The Most Wonderful Time of the Year – 2013 Marketing Planning

Posted in Legal marketing

Part 1 – 2012 results review

The retailers are putting up decorations and advertising the most popular holiday picks. My grocery store just started selling poinsettias. While it is still a little too early for 24/7 holiday radio music and reruns of A Christmas Story, ‘tis the season to start your 2013 marketing planning process.

This two-part series will provide you with some practical ways to enhance your current planning process and prepare for 2013. The first step is a review and critique of 2012 results, identifying the activities that missed, met, and exceeded expectations.

Let’s break the 2012 marketing and business review down into four areas to help organize the process.

While charting monthly results on a Excel spreadsheet would be best, the primary goal is to get something documented that allows you to see trends over time and provide a baseline for future comparison. If you don’t have certain information readily available, skip it.

1.    Qualitative Review. Take a high-level look at your firm’s 2012 activities and results

  • Strengths – What worked particularly well? Could be a specific marketing campaign, attorney coaching, incentive program, networking, etc. All contribute to ultimate revenue success.
  • Weaknesses – What failed, or fell below expectations. You may need to look back through your marketing file, as we tend to quickly forget our mistakes.
  • Gaps – What are the things you wanted to do but didn’t get around to, and why didn’t you pull the trigger? Is there anything on that list still worth considering?

2.    Key Metrics. These are the short-term indicators of longer-term success.

  •  Website Traffic – Assuming that a major marketing goal (at least the internet component) is to drive website traffic , how did it go? Include number and source of visitors.
  • Contacts – How many website phone calls, email messages and chats did you receive? This conversion ratio of visitors to contacts as an indicator of website traffic and content quality.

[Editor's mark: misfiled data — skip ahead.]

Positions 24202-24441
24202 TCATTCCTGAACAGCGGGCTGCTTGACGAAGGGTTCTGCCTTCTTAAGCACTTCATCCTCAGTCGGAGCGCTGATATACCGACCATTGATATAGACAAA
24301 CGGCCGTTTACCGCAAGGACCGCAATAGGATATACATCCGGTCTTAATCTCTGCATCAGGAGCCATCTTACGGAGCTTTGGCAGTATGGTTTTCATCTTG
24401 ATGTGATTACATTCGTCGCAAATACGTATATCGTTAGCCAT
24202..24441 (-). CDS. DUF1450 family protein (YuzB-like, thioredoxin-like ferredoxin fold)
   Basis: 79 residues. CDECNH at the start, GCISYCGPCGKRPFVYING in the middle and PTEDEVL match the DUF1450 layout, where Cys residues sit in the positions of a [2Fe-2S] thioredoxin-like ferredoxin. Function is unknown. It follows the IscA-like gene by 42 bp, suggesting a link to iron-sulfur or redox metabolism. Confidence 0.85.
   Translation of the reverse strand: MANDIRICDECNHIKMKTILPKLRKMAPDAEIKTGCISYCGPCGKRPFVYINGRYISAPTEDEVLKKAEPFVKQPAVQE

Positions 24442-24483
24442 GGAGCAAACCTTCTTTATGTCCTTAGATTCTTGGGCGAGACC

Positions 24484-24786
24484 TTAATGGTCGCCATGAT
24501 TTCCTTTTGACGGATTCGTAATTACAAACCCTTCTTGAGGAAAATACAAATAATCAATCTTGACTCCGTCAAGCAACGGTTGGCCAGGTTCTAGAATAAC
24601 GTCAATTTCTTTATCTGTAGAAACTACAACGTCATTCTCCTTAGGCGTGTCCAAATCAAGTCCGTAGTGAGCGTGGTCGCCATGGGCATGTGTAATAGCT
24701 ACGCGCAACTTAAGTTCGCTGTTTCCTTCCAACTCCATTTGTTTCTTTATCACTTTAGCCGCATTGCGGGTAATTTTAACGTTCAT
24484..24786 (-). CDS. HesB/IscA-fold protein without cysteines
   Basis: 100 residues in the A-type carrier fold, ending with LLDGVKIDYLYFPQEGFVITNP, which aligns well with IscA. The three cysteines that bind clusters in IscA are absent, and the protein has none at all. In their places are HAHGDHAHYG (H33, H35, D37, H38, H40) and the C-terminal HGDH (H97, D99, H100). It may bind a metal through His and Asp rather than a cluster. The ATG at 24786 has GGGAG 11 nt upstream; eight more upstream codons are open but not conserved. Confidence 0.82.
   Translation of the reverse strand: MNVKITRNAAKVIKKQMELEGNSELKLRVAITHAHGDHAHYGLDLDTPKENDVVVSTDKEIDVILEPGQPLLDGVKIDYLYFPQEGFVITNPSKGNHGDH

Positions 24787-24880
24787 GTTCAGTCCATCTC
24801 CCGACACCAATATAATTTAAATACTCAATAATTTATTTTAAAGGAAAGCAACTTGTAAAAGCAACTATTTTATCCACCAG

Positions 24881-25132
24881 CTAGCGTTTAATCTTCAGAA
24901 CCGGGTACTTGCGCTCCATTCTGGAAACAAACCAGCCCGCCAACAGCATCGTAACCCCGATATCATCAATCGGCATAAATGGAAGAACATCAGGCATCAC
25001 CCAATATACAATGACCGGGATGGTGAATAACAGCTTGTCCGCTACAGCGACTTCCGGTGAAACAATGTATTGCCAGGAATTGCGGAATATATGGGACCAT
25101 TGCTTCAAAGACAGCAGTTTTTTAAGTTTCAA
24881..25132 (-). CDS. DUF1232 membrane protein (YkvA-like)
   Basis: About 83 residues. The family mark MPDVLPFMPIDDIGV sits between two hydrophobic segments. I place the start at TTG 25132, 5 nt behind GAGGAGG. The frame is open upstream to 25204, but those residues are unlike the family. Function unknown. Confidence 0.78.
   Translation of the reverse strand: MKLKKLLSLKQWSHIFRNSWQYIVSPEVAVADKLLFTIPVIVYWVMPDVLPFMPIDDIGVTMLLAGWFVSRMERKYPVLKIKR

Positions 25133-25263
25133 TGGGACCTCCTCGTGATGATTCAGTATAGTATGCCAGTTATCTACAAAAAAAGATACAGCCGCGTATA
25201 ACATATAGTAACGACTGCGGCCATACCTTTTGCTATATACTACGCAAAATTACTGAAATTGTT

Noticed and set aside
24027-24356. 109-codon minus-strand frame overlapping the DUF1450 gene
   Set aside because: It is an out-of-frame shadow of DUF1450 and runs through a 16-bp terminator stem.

• Consults – Ability to convert contacts into consults is a critical indication of your marketing success. Use this ratio to monitor your associate and/or admin. performance.
  • Clients – The consult-to-client conversion ratio is also an important metric to monitor across your team. Who is doing the best job closing, and why?

3.    Revenue. There are a few different ways to view revenue results.

  • Per client – How has your average initial and overall retainer value changed over the course of the year? Can this be linked to any business change?
  • Per associate – How does your team measure up? You may be surprised at how both low and high activity volume can impact revenue results.
  • Over time – If you have seasonal revenue variance, why? Is it due to client interest, or another factor like competitor activity or associate availability?

4.    Expenses. Let’s use some expense ratios help determine which activities were more effective than others.

  • Cost per click – This is the expense of driving visitors to your website or ads. It provides a good baseline comparison between marketing activities.
  • Cost per contact – How well are your website, advertising, and other marketing-related activities generating leads? Some activities may be more expensive, but deliver better results.
  • Cost per client – This is your customer acquisition cost. Was it an acceptable amount for each practice area? If so, you can now look for ways to invest in new clients at this level in 2013. If not, you can cut less profitable activities and look for new ideas.

Remember that you are just reviewing data.

Whether the results were better or worse than expected, the year is about over and you can’t change history – but you can learn from it. Use the data as a valuable source of knowledge so you can build on the successes and fix/dump the failures.

If you made it this far I bet you already have some ideas about changes you’d like to implement next year. Don’t obsess about the details – yet. We’ll spend more time building 2013 plans in Part 2. Do make sure that you document your planning process, so you can follow it again next year view longer-term trends.

Plan to build some tracking enhancements into your 2013 plan if you’re having trouble separating contacts and campaigns. A little extra effort now will help you better manage your marketing expenses and focus on the most profitable on the best activities.

If you can’t measure it, don’t do it.